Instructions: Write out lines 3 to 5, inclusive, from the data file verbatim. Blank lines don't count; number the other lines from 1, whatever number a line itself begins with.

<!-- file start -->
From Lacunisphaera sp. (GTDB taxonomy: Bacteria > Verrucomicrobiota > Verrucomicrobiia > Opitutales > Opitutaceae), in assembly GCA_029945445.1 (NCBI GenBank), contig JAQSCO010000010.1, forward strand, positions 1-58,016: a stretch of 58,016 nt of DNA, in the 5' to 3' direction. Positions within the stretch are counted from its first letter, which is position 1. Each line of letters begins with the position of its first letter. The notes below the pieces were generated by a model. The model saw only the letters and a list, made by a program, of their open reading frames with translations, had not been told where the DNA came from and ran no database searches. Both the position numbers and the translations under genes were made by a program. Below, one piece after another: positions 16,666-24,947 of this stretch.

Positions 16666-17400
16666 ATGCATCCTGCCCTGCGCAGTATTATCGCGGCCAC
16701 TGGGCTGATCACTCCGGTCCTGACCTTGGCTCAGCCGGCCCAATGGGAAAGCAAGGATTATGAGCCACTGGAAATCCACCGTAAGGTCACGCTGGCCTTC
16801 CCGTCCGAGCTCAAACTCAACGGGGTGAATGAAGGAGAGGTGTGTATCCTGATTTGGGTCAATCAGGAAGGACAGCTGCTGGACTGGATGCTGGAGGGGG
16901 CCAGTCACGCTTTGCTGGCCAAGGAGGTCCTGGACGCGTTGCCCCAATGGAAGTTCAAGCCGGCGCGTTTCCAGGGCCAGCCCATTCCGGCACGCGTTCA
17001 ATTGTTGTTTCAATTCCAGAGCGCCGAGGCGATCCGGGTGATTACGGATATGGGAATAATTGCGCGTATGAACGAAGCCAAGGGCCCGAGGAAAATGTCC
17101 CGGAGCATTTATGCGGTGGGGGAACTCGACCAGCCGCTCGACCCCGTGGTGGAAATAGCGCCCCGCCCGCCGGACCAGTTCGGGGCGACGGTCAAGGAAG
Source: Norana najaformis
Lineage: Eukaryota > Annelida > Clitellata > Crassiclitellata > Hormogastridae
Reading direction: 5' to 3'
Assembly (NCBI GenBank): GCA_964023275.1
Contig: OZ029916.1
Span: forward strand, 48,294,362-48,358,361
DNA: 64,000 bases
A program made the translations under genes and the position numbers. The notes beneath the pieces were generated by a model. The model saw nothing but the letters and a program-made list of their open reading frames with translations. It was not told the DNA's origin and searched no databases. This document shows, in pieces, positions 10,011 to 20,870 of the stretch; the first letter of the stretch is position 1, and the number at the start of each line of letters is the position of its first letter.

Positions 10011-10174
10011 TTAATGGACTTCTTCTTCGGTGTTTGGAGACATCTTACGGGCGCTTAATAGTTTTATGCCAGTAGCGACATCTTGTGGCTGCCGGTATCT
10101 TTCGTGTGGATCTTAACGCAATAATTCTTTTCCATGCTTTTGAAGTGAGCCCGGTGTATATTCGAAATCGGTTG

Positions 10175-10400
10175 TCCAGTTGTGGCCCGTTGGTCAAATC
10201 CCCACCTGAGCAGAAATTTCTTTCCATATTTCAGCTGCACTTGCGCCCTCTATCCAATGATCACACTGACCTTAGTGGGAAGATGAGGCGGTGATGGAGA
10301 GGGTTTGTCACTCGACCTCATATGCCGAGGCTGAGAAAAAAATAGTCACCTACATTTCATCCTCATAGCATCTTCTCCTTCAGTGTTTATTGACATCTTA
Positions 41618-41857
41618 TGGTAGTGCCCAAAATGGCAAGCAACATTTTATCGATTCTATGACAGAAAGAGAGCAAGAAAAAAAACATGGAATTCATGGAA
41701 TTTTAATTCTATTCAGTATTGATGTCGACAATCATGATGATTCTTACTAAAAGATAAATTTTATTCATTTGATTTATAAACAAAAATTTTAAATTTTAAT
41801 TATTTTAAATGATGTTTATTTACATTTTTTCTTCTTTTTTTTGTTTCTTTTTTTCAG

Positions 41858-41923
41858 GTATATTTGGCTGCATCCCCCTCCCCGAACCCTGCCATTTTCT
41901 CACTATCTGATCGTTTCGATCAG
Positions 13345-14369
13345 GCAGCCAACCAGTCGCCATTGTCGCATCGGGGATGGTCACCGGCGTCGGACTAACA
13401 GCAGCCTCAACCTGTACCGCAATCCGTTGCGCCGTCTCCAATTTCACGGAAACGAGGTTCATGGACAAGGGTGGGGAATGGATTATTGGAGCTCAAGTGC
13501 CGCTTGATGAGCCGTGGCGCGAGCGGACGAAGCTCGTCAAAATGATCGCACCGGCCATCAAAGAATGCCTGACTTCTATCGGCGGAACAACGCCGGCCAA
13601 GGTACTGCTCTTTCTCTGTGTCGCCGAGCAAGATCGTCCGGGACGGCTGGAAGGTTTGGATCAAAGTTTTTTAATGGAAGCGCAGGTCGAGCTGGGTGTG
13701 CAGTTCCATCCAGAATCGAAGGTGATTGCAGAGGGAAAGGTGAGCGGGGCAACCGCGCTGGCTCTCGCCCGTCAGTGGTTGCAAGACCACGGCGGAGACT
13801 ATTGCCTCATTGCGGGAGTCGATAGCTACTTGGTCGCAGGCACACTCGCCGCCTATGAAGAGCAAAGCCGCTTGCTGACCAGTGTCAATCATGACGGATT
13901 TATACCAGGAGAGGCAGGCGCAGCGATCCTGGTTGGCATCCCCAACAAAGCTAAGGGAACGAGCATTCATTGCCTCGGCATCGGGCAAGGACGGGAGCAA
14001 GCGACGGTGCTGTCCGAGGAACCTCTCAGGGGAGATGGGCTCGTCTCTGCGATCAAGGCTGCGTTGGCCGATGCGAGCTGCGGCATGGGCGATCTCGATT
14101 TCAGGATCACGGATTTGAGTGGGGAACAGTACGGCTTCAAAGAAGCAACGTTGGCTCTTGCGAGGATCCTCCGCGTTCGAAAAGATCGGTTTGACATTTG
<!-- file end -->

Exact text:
16666 ATGCATCCTGCCCTGCGCAGTATTATCGCGGCCAC
16701 TGGGCTGATCACTCCGGTCCTGACCTTGGCTCAGCCGGCCCAATGGGAAAGCAAGGATTATGAGCCACTGGAAATCCACCGTAAGGTCACGCTGGCCTTC
16801 CCGTCCGAGCTCAAACTCAACGGGGTGAATGAAGGAGAGGTGTGTATCCTGATTTGGGTCAATCAGGAAGGACAGCTGCTGGACTGGATGCTGGAGGGGG